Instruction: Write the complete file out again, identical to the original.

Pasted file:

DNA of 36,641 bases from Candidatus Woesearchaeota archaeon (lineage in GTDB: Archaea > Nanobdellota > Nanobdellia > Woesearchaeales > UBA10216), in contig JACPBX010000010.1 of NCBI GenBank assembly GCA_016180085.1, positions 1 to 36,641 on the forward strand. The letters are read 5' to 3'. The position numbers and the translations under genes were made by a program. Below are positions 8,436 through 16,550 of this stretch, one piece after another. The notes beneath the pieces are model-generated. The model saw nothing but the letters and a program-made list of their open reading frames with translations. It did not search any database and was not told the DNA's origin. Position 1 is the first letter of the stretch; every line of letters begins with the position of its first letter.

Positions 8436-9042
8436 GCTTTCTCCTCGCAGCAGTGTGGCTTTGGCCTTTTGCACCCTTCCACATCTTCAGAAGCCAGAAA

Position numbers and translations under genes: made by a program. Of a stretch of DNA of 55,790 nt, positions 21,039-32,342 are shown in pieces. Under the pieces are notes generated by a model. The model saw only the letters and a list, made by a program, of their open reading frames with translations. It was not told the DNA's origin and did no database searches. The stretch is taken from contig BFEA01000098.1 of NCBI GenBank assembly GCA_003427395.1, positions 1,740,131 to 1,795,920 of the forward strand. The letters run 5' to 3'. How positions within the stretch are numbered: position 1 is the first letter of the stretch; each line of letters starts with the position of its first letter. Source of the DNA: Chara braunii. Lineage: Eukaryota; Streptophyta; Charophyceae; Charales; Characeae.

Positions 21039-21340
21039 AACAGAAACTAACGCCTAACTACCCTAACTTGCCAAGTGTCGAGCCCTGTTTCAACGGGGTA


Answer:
DNA of 36,641 bases from Candidatus Woesearchaeota archaeon (lineage in GTDB: Archaea > Nanobdellota > Nanobdellia > Woesearchaeales > UBA10216), in contig JACPBX010000010.1 of NCBI GenBank assembly GCA_016180085.1, positions 1 to 36,641 on the forward strand. The letters are read 5' to 3'. The position numbers and the translations under genes were made by a program. Below are positions 8,436 through 16,550 of this stretch, one piece after another. The notes beneath the pieces are model-generated. The model saw nothing but the letters and a program-made list of their open reading frames with translations. It did not search any database and was not told the DNA's origin. Position 1 is the first letter of the stretch; every line of letters begins with the position of its first letter.

Positions 8436-9042
8436 GCTTTCTCCTCGCAGCAGTGTGGCTTTGGCCTTTTGCACCCTTCCACATCTTCAGAAGCCAGAAA

Position numbers and translations under genes: made by a program. Of a stretch of DNA of 55,790 nt, positions 21,039-32,342 are shown in pieces. Under the pieces are notes generated by a model. The model saw only the letters and a list, made by a program, of their open reading frames with translations. It was not told the DNA's origin and did no database searches. The stretch is taken from contig BFEA01000098.1 of NCBI GenBank assembly GCA_003427395.1, positions 1,740,131 to 1,795,920 of the forward strand. The letters run 5' to 3'. How positions within the stretch are numbered: position 1 is the first letter of the stretch; each line of letters starts with the position of its first letter. Source of the DNA: Chara braunii. Lineage: Eukaryota; Streptophyta; Charophyceae; Charales; Characeae.

Positions 21039-21340
21039 AACAGAAACTAACGCCTAACTACCCTAACTTGCCAAGTGTCGAGCCCTGTTTCAACGGGGTA